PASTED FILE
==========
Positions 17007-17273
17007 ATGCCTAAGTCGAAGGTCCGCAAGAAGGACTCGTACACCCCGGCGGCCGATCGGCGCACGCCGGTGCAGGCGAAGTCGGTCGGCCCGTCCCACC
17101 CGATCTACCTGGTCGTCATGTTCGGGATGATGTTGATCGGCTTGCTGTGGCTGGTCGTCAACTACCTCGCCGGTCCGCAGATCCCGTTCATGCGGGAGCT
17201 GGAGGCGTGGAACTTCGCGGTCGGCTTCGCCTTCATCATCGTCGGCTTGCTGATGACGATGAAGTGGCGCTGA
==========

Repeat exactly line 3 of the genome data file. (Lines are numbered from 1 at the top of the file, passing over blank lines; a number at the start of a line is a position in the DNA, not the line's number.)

17101 CGATCTACCTGGTCGTCATGTTCGGGATGATGTTGATCGGCTTGCTGTGGCTGGTCGTCAACTACCTCGCCGGTCCGCAGATCCCGTTCATGCGGGAGCT